Photo of unfinished homes under construction in Texas with bankruptcy document illustration and Texas icon

The world is watching the construction industry continue to grow this year after a strong 2021, when total construction spending reached an all-time high of $1.57 trillion. Unfortunately, the lingering effects of the COVID-19 pandemic and the faltering global supply chain are continuing to put pressure on contractors who are looking to capitalize on this construction boom.

Payment problems are holding companies back as they often are — as per Levelset’s 2022 Construction Cash Flow & Payment Report, just 12% of businesses report always getting paid on time and only 39% report getting paid in under 30 days on average. Payment issues very often lead directly to bankruptcy, which is in turn leading to major issues for contractors in some of the largest states for construction work, such as Texas.

In March 2022, Texas had seven contractors who filed for Chapter 7 bankruptcy, followed by the six who filed for Chapter 7 and two for Chapter 11 protection in April. That pattern has continued, as the number of total construction bankruptcies grew to 10 total in May 2022 — six Chapter 7 cases and four Chapter 11 cases.

The six companies that filed for Chapter 7 bankruptcy exhibit a large range of financial situations that point out just how difficult it is to balance payments and maintain profitability:

  • Evergreen Painting & More, LLC (May 12)
  • Brecker Realty Development, LLC (May 12)
  • Alpha Construction and Maintenance Inc. (May 23)
  • Amenity Solutions, LLC (May 24)
  • Kyros Industries, LLC (May 24)
  • Burnside Services, Inc. (May 31)

Chapter 7 bankruptcy is often referred to as liquidation bankruptcy. It typically doesn’t allow for the filing of a plan of repayment, instead it provides for a debtor’s nonexempt assets to be sold in order to pay off its creditors. Even though certain property can be held as exempt, Chapter 7 filings most often result in the loss of most (or all) of a company’s assets and property — and often up in the closure of the business itself.

This group of companies has a large range of individual situations. Alpha Construction and Maintenance hasn’t had an issue with revenue — they reported between $500,000 and $1 million in revenue during the past year — but only has less than $50,000 in assets, putting it in an untenable situation even when compared to its less than $50,000 in liabilities. On the other end of the spectrum, Burnside Services listed between $10 million and $50 million in assets — but lists the same range in its liabilities while noting $5 million to $10 million in revenue during the previous year, showing how precarious the situation can be even for companies that deal with significant amounts of money.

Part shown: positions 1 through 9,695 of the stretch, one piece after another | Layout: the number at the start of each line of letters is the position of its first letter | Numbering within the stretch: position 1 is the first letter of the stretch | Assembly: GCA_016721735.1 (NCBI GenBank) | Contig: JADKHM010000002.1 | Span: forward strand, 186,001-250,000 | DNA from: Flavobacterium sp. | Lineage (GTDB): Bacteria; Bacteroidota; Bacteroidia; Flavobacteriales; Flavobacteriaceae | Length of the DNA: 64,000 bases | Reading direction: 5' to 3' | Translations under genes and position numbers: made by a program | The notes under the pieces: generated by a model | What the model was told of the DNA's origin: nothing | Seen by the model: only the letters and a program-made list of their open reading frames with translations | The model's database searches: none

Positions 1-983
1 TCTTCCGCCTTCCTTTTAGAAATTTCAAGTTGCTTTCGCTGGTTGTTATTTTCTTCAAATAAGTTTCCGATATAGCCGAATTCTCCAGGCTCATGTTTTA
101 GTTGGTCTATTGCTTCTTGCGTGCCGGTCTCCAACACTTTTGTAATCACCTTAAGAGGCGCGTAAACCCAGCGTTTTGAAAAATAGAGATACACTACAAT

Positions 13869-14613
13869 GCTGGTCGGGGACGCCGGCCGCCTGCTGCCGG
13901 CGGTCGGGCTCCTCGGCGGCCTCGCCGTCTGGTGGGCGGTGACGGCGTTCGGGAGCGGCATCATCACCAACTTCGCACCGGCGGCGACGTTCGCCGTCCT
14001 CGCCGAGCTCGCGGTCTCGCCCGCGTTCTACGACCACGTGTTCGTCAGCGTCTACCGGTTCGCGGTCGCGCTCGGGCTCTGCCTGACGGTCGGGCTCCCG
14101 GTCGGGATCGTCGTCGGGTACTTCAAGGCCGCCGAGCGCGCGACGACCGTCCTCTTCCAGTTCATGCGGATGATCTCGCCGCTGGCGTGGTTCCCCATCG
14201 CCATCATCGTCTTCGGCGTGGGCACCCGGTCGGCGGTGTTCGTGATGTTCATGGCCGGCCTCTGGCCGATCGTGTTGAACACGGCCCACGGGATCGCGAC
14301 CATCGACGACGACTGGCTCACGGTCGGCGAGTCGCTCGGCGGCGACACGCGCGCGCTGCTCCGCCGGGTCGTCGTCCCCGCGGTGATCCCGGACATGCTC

Learn more: How Bankruptcy Impacts a Construction Project

The state’s Chapter 11 bankruptcy filings were fewer, but include some huge companies:

  • RDS Construction, LLC (May 2)
  • A+ Remodeling & Construction, Inc. (May 9)
  • Talen Energy Supply (May 10)
  • Alcon Contractors, LLC (May 10)

Chapter 11 bankruptcy is usually referred to as “reorganization” bankruptcy, as it generally allows the debtor to remain in possession of its assets and to continue operating its business while at the same time proposing a plan of reorganization in order to pay its debts. In a best-case scenario, these companies can make it through the process without too significant a loss of assets or property.

One of the major stories of the state’s bankruptcy issues this month comes from one of its Chapter 11 cases, however. Talen Energy Supply — a major Texas-based energy supplier and contractor which maintains 18 power generation facilities across the country — filed for protection in order to restructure $4.5 billion in debts.

Smaller companies in this group are struggling to reorganize their debts, as well. Alcon Contractors has between $1 million and $10 million in liabilities, but lists less than $50,000 in total assets.